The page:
At the Academy of Aerospace and Engineering at John Wallace Middle School we invite in a guest speaker about twice per month on average. All of these speakers are people involved with aerospace or engineering in some way or another. My goal is also for the speaker’s main focus to match up with the current unit of study. Today we had Senior Master Sergeant Babcock, Connecticut Air National Guard, come and speak about the aircrew flight equipment career field, formerly known as life support. This career field involves the maintenance and preparation of equipment such as oxygen masks, parachutes, and survival gear that keep aircrew alive at high altitudes and in emergencies. This matched up well with our current science unit on the human body systems, especially the respiratory and circulatory systems, and with our current aerospace science unit on the physiology of flight and space travel. Sergeant Babcock gave an outstanding presentation explaining the effects of high altitude and low pressure on the human body, answered questions, and demonstrated various pieces of aircrew flight equipment which the students could then try on. The following photos show the students donning helmets, parachutes, and various oxygen systems. This lesson is an authentic application of the science, technology, engineering and math (STEM) topics we are studying, and it is one of the best ways to reinforce these topics.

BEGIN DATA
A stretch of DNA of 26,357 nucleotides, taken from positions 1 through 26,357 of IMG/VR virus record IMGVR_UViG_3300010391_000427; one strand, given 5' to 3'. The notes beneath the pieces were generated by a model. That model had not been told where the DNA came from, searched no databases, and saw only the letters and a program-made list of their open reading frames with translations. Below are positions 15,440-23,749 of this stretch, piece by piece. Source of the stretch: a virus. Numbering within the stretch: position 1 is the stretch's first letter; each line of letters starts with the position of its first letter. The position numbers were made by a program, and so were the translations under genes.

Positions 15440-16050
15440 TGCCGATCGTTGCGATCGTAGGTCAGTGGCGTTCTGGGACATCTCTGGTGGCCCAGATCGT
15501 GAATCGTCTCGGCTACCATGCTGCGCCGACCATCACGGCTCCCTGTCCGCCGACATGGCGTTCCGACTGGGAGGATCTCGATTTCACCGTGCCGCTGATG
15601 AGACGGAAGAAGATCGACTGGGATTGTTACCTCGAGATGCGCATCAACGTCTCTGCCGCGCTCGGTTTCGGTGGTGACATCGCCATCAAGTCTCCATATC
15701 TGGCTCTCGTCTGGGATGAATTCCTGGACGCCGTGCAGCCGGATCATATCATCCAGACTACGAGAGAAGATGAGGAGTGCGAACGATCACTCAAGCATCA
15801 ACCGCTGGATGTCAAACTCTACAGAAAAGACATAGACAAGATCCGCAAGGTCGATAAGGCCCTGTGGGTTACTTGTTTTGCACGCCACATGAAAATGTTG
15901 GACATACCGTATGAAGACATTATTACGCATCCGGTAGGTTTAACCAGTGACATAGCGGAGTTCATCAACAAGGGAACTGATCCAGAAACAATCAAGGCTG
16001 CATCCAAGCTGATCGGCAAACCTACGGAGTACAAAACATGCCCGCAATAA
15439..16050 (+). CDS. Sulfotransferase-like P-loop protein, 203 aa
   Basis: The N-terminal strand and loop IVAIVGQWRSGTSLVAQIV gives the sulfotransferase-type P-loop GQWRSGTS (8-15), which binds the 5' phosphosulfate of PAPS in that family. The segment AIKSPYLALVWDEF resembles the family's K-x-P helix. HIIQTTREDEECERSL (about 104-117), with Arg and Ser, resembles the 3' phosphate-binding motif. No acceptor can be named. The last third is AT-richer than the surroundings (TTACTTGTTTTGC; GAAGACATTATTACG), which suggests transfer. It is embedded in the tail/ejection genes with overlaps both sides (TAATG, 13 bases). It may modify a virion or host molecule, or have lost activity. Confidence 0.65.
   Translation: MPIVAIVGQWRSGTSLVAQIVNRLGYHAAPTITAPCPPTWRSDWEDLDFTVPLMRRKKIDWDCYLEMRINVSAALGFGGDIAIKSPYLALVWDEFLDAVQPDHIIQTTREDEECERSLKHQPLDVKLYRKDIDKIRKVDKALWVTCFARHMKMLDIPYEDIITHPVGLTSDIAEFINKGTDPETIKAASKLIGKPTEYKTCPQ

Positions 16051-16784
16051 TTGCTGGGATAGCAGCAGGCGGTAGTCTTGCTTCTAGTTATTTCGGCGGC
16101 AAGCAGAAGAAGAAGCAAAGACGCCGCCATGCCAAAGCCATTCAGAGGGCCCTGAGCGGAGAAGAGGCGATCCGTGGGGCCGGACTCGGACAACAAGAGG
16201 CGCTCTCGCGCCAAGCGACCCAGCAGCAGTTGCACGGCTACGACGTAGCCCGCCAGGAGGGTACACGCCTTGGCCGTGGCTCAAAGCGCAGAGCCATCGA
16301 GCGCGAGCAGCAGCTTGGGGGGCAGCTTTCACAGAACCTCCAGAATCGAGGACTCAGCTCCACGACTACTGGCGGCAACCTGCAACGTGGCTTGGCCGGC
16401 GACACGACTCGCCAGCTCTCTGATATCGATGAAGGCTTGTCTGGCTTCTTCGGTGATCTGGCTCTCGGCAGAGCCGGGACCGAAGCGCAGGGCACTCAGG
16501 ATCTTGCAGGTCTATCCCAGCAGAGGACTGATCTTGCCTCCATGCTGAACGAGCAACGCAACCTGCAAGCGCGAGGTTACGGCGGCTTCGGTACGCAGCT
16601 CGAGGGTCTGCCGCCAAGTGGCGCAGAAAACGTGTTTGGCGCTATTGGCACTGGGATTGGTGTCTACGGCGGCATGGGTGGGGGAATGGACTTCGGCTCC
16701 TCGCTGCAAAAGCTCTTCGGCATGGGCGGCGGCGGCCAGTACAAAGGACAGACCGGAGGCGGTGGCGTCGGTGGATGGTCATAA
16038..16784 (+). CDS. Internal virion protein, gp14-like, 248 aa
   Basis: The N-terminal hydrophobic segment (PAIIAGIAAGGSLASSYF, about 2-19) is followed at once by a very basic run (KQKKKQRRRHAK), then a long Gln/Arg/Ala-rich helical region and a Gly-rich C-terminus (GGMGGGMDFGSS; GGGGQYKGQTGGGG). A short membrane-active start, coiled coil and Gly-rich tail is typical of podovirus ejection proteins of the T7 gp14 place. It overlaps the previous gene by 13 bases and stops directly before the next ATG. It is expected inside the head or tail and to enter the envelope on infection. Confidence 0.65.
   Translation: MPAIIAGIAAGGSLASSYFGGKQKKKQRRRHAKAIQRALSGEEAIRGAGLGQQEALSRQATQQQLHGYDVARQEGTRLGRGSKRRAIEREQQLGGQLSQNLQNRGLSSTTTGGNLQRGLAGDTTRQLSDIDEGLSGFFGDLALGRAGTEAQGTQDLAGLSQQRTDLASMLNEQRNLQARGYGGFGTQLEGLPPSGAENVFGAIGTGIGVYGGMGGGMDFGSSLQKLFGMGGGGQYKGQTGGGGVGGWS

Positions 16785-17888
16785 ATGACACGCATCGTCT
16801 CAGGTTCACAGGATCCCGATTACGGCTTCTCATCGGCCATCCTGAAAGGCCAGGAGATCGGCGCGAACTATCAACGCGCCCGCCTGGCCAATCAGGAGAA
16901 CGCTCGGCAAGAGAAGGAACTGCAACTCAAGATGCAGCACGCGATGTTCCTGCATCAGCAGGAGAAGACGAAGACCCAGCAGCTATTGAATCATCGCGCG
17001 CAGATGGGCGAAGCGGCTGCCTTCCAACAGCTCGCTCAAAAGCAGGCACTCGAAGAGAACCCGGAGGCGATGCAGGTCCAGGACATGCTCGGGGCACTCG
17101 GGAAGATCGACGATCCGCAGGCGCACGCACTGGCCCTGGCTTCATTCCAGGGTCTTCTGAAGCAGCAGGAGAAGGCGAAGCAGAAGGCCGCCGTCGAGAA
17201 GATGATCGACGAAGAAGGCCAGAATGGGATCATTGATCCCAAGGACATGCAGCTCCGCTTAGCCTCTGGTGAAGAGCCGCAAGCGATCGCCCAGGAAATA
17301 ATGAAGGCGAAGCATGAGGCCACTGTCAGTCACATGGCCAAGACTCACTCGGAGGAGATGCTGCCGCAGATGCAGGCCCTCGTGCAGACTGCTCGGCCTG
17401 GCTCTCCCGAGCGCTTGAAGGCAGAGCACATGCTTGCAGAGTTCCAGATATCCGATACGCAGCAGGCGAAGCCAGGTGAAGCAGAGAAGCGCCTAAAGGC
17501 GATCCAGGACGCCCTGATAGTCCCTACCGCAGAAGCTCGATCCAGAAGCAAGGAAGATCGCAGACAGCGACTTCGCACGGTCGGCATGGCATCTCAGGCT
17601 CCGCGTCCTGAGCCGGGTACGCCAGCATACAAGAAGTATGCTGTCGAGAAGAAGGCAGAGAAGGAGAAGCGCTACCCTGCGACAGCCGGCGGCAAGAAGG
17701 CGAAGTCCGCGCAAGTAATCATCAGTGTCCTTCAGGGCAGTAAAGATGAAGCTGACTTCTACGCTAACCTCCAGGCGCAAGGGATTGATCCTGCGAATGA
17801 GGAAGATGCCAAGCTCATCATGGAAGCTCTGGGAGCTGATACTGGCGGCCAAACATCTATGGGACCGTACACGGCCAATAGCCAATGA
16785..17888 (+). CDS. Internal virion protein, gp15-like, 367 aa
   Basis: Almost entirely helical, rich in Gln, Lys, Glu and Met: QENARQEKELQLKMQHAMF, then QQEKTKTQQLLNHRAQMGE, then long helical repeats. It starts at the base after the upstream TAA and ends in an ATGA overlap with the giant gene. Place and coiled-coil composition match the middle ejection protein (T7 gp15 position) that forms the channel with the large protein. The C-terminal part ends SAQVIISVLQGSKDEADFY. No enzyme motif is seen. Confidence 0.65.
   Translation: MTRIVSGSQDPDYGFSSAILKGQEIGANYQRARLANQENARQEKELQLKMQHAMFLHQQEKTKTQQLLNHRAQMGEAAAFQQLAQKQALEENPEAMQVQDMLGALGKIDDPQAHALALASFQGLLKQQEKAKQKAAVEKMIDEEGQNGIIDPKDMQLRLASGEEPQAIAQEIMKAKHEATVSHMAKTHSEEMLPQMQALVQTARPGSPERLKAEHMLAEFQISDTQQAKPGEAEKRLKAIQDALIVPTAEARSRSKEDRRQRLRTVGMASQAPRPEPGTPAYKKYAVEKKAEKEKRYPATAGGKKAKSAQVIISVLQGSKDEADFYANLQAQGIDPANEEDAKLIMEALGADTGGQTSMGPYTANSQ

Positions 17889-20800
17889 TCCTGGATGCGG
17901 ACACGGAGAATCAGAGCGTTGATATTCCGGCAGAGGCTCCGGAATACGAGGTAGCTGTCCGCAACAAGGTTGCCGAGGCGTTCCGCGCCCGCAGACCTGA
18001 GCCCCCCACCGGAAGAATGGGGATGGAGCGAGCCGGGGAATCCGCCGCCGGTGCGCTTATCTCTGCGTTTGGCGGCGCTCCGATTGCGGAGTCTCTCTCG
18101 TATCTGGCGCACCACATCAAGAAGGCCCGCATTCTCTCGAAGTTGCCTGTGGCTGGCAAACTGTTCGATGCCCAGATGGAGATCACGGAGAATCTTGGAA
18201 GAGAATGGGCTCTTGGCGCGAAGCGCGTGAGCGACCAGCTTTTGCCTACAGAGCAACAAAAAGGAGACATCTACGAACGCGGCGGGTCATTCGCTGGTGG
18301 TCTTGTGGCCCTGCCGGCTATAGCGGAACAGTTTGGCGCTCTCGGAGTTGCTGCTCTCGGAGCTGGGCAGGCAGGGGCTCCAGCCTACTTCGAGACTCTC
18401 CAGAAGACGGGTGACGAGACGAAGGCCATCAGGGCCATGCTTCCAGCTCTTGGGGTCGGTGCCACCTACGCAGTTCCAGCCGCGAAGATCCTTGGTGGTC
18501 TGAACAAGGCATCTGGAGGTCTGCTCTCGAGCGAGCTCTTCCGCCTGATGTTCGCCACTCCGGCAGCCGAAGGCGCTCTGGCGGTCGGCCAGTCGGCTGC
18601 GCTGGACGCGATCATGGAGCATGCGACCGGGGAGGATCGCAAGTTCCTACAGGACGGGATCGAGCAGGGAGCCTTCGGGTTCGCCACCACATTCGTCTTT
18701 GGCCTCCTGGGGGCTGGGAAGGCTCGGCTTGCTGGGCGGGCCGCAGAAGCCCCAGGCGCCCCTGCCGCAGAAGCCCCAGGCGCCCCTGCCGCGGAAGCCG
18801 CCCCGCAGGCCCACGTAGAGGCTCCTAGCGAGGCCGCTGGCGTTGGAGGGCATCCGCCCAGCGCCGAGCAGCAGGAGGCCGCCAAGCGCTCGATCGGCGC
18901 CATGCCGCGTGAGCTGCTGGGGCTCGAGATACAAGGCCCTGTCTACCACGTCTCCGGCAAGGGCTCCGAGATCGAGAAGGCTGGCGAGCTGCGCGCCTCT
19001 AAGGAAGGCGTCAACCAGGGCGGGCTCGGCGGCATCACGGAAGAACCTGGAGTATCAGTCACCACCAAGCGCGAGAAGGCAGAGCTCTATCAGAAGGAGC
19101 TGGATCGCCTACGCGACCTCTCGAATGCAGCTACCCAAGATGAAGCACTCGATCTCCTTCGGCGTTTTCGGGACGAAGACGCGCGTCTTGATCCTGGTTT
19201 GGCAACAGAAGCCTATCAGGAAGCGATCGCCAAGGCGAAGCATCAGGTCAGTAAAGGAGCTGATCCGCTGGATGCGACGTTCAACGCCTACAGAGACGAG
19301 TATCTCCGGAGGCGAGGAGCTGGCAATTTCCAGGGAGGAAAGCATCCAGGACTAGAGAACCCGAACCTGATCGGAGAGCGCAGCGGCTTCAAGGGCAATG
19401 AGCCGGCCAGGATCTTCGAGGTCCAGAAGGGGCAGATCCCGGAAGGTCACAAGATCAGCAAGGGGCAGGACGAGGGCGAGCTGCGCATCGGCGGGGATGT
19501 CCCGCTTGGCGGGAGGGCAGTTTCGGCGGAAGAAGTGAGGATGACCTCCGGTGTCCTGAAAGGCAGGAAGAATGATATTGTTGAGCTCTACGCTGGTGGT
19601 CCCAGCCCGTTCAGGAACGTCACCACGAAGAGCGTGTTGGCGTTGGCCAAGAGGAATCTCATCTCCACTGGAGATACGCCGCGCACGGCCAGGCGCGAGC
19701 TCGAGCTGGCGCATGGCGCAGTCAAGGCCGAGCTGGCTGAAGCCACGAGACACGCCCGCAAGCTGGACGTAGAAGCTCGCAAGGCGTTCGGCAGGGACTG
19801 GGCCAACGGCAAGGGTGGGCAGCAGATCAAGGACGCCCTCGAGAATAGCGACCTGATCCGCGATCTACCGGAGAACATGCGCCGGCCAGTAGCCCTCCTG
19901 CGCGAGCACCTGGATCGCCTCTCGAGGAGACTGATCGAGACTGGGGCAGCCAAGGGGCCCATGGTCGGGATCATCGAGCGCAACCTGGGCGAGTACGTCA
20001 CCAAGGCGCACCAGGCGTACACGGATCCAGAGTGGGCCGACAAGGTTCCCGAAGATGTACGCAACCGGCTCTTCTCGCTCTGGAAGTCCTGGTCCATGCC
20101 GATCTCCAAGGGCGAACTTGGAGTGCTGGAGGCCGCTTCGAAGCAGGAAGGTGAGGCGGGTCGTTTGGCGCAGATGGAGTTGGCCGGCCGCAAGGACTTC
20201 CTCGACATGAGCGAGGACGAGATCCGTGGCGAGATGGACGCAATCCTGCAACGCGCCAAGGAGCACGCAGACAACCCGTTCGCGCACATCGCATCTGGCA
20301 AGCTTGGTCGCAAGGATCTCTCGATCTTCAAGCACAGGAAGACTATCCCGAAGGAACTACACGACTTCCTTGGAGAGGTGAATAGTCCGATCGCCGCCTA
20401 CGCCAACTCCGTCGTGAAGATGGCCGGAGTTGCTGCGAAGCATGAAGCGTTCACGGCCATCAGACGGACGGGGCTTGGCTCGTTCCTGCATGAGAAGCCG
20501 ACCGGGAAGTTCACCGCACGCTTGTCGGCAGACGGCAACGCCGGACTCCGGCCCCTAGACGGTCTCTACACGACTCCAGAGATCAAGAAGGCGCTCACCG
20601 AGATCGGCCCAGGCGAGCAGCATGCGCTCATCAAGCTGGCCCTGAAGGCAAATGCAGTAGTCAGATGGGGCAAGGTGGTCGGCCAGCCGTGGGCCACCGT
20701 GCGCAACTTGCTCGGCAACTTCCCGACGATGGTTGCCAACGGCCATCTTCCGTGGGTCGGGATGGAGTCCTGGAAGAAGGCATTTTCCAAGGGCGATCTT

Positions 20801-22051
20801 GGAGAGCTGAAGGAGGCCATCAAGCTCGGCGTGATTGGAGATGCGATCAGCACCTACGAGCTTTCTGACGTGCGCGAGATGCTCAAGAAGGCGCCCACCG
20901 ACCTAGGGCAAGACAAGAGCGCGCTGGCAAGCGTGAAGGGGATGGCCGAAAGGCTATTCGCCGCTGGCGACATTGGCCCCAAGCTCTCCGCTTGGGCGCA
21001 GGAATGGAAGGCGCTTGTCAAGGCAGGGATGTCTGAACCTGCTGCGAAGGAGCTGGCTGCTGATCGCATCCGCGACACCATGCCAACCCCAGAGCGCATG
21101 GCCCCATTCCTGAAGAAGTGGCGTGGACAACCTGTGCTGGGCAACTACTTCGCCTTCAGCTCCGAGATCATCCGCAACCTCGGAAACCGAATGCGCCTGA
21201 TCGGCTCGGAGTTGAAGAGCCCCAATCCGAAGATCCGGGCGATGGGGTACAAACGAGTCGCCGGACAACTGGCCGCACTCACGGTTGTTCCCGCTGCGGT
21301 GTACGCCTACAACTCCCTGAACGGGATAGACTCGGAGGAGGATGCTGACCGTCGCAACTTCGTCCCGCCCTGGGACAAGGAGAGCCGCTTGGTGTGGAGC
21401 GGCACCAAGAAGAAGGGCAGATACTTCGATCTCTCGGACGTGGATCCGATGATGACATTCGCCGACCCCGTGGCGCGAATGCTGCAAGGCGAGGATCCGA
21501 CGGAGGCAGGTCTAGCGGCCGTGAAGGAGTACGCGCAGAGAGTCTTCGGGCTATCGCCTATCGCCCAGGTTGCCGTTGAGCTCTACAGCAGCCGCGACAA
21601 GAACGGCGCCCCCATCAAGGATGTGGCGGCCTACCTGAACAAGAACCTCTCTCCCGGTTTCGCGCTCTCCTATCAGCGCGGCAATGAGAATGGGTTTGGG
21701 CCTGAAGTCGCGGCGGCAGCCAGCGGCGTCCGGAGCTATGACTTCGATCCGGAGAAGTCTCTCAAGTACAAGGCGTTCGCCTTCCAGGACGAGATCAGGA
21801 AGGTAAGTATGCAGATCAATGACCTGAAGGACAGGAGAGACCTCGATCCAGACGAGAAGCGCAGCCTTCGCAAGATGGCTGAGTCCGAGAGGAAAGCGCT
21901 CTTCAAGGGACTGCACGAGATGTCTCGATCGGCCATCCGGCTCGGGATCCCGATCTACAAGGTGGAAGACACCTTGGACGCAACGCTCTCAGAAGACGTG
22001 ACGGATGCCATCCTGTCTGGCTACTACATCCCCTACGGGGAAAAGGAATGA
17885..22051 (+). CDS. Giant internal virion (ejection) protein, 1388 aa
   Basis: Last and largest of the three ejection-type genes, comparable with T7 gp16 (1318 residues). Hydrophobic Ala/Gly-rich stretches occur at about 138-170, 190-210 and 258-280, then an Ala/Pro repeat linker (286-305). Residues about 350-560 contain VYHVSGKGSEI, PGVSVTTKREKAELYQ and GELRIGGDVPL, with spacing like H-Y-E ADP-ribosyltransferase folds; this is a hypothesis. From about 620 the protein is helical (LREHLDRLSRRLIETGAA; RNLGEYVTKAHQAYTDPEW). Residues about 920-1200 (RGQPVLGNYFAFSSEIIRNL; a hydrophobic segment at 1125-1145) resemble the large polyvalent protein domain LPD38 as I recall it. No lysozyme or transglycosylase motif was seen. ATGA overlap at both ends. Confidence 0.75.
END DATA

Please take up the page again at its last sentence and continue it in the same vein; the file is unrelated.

The students of the Academy of Aerospace and Engineering at John Wallace Middle School took their first field trip today to Bradley Airport, Connecticut. They visited the New England Air Museum and the Connecticut Air National Guard’s 103rd Airlift Wing. Before the trip, the students studied the websites of both locations. Organized into 4-person crews, they picked goals for learning and questions to ask that the entire crew agreed on. Once at the destinations, the students worked together to find the answers to their crew’s goals and questions. Tomorrow, they will get a quiz based entirely on their goals and questions. In other words, the students chose what they wanted to learn on this trip, then were held accountable to actually learn it. The goals and questions they came up with were shared before the trip with the entire class, and they were all appropriate and pertinent to our learning objectives. Watching them today, I was proud of their inquisitiveness and diligence to understand what they saw. Both the museum staff and the Guard personnel were outstanding hosts. With the exception of a fender bender we suffered at the start of the trip, the day went very well. The following photos show some of what we did.